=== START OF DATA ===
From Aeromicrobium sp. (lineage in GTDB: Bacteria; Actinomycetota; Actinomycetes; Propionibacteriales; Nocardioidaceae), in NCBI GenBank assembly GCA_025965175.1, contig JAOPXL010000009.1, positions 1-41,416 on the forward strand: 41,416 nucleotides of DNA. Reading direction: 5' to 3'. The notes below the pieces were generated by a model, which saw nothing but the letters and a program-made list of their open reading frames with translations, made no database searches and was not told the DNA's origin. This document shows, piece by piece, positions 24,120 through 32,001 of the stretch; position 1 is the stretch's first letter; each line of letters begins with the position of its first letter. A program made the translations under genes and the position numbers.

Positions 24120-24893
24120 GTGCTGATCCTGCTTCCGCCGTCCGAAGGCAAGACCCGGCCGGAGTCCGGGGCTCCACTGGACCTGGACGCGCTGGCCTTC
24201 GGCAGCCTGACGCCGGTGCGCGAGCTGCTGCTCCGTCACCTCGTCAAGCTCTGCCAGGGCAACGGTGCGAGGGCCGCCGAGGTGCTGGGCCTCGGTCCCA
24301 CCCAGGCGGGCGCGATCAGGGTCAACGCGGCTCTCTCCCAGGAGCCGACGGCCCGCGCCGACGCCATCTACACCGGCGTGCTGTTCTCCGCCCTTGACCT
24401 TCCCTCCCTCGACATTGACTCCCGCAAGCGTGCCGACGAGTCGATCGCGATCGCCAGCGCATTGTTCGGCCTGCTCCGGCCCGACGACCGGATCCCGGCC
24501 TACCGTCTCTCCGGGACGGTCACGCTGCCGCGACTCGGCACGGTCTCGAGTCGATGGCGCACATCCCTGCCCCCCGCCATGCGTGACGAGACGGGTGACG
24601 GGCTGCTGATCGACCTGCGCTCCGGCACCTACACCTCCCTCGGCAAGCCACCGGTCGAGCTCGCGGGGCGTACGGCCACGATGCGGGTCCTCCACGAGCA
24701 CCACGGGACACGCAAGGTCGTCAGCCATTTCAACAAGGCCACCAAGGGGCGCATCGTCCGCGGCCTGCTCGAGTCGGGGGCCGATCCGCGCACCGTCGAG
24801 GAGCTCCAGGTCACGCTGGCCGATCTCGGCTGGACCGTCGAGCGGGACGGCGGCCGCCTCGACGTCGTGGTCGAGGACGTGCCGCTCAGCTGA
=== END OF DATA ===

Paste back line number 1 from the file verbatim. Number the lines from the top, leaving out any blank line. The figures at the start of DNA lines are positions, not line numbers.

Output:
From Aeromicrobium sp. (lineage in GTDB: Bacteria; Actinomycetota; Actinomycetes; Propionibacteriales; Nocardioidaceae), in NCBI GenBank assembly GCA_025965175.1, contig JAOPXL010000009.1, positions 1-41,416 on the forward strand: 41,416 nucleotides of DNA. Reading direction: 5' to 3'. The notes below the pieces were generated by a model, which saw nothing but the letters and a program-made list of their open reading frames with translations, made no database searches and was not told the DNA's origin. This document shows, piece by piece, positions 24,120 through 32,001 of the stretch; position 1 is the stretch's first letter; each line of letters begins with the position of its first letter. A program made the translations under genes and the position numbers.